Wednesday, June 07, 2006

Broadband Video Buzz

Broadband Video Buzz & The Interactive DilemmaBy Terry O'Gara
Originally published on Adholes, Wednesday, June 7, 2006

BBDO gives birth to Atmosphere. Mezzina Brown renames itself Agent 16. The Barbarian Group is redefining the very meaning of ‘Production Company’.

It’s no secret that established agencies and migrating talent have spent the last several years re-branding themselves with new mastheads, or by creating distinct interactive divisions. However, many creative suppliers remain entrenched in the traditional broadcast economy and are –perhaps– just starting to dabble with online media. Sure, every broadcast design firm and music house has their own website, but how many have necessarily been commissioned to work on online media pieces? Here in New York, not as many as you might think. (If you can tell me which ad houses are partnering with which post houses to produce killer content, post some links and let’s get a list going. )

A decade after the initial Internet explosion, many post-production houses can be said to have only dabbled in the medium, if at all. –And not for not wanting nor for lack of adventure. Actually, more than a few high-end creative suppliers have confessed new media budgets just don’t pay the bills. One wonders if Interactive work, like banners of every shape and form, really doesn’t lend itself to an external collaborative process, and therefore it’s all produced in-house?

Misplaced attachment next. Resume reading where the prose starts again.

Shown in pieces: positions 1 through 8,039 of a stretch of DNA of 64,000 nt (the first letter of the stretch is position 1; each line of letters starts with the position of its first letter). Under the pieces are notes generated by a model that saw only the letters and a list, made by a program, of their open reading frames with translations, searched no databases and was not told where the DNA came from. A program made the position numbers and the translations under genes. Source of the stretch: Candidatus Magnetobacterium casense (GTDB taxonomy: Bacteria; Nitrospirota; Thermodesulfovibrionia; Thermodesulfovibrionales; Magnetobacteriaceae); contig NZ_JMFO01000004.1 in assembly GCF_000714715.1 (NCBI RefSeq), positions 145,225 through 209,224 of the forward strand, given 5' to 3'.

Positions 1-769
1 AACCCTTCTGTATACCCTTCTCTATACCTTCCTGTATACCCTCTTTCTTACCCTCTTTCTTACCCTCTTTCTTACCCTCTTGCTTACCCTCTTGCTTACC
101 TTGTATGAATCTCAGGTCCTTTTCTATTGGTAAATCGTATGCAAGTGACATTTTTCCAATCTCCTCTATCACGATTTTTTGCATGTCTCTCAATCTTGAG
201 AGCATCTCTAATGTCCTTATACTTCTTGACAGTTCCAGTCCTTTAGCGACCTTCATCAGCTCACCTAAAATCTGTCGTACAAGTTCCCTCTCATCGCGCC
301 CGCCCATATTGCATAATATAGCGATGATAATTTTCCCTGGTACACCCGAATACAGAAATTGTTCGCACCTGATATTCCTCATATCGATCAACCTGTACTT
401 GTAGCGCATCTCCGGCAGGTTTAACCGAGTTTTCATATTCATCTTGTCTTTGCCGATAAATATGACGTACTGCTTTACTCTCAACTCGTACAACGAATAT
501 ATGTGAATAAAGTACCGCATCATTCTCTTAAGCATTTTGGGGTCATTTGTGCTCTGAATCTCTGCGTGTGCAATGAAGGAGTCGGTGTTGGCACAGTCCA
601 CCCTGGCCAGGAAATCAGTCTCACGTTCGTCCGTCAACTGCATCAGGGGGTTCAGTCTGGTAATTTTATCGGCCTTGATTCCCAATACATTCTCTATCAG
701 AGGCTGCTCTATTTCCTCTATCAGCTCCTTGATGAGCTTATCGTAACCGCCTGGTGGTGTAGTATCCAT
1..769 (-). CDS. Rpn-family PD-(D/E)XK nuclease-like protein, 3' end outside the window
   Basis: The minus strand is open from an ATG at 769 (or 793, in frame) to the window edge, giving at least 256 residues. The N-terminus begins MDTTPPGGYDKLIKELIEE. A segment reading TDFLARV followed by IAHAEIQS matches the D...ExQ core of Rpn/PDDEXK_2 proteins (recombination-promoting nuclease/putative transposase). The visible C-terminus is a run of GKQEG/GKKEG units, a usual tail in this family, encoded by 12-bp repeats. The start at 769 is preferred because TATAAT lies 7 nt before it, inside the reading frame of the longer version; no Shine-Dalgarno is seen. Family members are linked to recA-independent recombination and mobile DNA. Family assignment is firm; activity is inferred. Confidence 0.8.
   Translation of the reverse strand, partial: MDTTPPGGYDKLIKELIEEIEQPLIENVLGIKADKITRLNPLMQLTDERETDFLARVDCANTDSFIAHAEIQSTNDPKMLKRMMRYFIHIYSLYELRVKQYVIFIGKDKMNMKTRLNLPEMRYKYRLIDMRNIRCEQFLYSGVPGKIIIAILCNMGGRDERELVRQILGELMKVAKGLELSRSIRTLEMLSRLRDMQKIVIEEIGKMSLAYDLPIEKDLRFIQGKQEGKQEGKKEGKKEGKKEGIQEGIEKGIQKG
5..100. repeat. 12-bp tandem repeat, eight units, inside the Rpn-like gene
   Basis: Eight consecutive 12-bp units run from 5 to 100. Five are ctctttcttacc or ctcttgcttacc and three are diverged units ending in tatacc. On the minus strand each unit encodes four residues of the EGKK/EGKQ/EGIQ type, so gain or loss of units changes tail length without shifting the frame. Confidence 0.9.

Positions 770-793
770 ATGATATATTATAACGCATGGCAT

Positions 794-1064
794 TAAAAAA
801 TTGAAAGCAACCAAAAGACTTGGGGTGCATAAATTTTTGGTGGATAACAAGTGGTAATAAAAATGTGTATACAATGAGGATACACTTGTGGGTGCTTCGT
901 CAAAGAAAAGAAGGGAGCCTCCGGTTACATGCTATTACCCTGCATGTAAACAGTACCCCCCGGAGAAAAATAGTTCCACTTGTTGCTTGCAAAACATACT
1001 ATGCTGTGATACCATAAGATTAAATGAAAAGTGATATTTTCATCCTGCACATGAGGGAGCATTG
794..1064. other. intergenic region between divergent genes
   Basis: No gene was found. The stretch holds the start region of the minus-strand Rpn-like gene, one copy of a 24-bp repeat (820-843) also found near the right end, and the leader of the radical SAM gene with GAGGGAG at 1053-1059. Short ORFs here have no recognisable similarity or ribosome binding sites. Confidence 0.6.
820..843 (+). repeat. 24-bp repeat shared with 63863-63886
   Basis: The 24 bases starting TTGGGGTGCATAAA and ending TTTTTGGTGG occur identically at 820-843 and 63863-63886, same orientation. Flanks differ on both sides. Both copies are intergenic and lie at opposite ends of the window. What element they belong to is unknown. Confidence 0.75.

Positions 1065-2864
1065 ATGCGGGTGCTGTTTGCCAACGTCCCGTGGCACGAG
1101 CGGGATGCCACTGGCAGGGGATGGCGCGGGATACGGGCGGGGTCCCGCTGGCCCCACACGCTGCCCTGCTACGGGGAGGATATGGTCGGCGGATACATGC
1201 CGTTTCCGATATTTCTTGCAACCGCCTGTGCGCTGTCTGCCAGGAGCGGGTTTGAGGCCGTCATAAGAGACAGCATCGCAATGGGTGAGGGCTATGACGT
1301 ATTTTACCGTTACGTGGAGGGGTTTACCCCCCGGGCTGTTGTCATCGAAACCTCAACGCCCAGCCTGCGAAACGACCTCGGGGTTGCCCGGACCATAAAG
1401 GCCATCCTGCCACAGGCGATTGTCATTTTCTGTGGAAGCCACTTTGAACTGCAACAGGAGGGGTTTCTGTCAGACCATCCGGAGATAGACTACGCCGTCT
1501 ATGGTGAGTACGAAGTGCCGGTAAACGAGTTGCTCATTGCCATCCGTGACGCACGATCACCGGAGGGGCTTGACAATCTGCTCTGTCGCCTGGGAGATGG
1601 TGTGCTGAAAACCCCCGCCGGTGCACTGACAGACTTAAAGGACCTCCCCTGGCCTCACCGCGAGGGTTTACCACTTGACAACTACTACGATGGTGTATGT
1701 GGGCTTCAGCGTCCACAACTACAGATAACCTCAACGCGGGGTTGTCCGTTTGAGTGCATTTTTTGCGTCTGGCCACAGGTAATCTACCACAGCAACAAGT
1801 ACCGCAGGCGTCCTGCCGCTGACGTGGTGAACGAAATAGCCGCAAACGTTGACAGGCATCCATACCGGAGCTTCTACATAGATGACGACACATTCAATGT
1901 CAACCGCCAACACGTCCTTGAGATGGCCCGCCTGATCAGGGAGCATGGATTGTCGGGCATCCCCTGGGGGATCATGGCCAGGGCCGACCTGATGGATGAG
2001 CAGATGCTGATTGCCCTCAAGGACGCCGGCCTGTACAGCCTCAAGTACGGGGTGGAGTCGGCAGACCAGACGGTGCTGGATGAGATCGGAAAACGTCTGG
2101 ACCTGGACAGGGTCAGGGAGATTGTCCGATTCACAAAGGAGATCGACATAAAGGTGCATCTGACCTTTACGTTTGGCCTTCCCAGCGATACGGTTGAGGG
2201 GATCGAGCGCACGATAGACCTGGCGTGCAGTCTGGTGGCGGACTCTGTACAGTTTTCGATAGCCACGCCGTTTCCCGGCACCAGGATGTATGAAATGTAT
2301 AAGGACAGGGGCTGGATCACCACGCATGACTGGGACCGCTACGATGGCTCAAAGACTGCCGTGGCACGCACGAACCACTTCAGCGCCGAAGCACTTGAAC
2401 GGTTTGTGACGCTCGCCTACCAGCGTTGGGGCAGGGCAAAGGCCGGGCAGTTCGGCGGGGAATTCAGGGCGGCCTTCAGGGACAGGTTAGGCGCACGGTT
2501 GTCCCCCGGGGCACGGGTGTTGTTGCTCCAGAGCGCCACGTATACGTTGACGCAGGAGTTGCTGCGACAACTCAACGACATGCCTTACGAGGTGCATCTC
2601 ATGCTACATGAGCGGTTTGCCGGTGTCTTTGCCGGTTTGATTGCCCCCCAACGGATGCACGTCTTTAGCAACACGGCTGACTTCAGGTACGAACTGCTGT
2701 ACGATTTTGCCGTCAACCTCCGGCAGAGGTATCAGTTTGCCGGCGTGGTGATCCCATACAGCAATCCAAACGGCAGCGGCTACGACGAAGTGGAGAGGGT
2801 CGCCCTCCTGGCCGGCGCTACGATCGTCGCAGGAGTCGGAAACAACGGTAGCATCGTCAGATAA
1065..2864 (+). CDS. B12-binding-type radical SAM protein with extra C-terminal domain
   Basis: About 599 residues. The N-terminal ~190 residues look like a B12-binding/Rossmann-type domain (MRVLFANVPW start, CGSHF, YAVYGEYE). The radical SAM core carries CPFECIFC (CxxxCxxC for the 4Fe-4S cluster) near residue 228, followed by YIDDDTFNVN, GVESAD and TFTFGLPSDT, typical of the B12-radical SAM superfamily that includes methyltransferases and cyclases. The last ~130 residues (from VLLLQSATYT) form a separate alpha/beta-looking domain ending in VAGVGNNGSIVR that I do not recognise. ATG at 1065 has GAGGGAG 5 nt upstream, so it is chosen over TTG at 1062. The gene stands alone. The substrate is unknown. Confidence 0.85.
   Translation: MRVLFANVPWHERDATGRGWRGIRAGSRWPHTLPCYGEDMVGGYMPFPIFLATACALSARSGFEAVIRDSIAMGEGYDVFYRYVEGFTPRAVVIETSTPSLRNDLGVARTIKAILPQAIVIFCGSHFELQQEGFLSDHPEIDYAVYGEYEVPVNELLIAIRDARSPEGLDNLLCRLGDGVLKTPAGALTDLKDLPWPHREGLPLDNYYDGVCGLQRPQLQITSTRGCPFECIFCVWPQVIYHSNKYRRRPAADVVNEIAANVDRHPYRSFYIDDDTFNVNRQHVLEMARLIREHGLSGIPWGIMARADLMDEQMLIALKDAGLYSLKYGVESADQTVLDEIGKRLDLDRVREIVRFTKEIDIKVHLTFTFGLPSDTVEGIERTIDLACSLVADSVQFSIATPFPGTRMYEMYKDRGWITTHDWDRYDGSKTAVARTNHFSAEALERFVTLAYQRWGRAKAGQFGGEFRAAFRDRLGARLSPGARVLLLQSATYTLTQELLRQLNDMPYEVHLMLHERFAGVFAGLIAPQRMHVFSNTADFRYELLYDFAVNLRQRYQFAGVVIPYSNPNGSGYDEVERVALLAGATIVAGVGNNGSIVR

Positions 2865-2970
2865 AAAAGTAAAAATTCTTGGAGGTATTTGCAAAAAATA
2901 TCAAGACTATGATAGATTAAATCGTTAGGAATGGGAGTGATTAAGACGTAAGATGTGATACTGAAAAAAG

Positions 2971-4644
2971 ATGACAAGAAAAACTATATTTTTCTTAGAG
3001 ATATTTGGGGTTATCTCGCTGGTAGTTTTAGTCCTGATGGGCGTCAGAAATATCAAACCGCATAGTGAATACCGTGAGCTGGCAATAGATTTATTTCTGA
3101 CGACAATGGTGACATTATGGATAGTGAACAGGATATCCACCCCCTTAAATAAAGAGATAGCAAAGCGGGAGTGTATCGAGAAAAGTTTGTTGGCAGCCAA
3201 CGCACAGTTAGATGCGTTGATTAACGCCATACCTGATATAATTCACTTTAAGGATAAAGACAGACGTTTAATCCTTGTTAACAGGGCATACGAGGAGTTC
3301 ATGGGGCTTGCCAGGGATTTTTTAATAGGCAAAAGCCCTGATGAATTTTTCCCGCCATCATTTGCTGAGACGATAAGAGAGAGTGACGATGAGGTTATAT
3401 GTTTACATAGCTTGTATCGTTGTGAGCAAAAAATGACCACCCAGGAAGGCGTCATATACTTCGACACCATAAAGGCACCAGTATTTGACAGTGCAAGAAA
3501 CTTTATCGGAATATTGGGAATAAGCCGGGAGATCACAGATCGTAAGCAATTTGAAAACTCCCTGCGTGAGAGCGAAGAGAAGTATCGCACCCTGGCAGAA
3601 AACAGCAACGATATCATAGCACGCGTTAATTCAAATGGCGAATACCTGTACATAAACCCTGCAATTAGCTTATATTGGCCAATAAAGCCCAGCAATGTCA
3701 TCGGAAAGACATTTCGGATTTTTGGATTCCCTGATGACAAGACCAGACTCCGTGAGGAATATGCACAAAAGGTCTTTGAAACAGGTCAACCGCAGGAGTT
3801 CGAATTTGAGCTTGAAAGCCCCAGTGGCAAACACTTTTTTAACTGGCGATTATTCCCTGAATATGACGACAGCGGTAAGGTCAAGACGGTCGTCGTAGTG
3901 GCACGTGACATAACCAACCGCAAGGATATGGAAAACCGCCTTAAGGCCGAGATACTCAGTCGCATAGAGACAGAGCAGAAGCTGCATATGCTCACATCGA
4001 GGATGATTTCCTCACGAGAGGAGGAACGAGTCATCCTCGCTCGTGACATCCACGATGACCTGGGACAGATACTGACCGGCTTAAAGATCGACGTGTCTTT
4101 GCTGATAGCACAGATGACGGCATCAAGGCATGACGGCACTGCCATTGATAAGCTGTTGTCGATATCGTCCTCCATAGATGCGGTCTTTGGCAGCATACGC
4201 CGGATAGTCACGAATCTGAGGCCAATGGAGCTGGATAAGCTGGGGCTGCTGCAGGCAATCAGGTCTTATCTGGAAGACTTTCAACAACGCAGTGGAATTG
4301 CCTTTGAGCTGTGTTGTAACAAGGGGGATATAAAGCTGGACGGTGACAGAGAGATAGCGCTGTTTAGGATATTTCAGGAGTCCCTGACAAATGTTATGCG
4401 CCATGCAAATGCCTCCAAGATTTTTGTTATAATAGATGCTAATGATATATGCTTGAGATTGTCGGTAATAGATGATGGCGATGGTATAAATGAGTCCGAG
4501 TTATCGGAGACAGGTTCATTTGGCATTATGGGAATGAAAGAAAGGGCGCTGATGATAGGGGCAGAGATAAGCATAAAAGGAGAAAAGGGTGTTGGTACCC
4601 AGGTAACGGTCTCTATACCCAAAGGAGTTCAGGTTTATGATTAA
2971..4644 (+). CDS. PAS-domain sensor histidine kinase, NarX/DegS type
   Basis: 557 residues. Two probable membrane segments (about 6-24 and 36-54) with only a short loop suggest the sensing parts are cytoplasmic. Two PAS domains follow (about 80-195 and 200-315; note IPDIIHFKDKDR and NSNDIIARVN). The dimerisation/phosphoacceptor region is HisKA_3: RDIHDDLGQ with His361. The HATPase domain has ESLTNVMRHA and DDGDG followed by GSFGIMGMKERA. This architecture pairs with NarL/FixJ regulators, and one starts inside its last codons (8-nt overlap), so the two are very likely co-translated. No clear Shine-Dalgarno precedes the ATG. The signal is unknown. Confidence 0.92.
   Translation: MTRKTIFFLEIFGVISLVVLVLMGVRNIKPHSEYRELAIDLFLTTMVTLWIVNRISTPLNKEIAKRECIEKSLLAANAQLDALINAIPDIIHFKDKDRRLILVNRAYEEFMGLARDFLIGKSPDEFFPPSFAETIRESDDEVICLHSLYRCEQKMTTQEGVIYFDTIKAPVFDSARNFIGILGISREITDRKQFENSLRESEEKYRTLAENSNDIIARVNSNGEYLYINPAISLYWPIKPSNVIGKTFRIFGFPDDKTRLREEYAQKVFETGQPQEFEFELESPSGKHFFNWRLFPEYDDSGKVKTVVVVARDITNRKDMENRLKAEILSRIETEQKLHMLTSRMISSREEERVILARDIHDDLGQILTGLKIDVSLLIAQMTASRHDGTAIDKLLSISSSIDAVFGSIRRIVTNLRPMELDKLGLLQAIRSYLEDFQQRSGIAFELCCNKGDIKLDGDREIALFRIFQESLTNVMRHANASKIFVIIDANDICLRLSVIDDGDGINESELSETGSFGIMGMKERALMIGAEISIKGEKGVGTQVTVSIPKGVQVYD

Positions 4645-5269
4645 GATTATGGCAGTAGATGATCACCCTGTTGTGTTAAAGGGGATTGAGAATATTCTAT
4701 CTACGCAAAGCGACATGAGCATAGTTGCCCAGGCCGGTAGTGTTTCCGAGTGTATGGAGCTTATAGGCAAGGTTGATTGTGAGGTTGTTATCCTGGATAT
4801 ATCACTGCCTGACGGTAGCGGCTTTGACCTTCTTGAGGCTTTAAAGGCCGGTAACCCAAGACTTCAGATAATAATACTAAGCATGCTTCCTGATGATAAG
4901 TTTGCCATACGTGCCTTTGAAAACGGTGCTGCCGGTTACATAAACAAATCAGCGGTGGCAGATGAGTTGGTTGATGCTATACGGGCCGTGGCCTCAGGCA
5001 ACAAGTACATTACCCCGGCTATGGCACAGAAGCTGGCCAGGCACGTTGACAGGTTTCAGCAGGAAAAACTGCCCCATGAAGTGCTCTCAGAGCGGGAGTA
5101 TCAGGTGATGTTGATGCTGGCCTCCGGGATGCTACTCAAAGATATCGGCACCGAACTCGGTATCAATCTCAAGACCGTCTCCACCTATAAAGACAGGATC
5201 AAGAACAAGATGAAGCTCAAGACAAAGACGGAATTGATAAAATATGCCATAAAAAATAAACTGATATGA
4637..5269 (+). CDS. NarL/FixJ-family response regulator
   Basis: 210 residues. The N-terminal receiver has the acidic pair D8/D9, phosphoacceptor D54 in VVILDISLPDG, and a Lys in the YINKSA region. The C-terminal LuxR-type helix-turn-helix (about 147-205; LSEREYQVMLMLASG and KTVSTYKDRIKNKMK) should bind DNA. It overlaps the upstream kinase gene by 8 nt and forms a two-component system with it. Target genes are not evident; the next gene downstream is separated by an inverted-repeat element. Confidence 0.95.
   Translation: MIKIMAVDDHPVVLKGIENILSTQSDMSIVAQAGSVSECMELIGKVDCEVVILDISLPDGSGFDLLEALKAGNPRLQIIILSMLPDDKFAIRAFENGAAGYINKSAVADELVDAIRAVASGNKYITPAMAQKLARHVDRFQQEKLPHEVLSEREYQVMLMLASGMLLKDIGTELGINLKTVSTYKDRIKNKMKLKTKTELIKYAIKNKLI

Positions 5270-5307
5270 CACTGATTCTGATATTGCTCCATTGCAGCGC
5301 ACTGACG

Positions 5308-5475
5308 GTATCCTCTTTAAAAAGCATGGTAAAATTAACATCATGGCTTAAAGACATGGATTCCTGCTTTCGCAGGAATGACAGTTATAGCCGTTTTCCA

Will Broadband Video Commercials change this? With recent IAB recommendations, and new formats rolling out of companies like Unicast and Forbidden, all of a sudden the future of Internet Advertising looks a lot like, gulp, the :30 TV spot.

Which leads me to this basic question: If every designer today is required to be an HTML whiz, will a director’s job change when hired to shoot expressly for broadband? How will an editor’s? Hey, will anything actually get shot EXPRESSLY for broadband, or will we actually be looking at repurposed :30’s? Are there any new skill sets that post-production staffers will have to demonstrate before the e-crowd believes they ‘get it’? And if audience/consumers are equally happy with content, regardless of screen size, and agencies handle the integration, why would anyone in post have to upgrade their skill set?

No comments: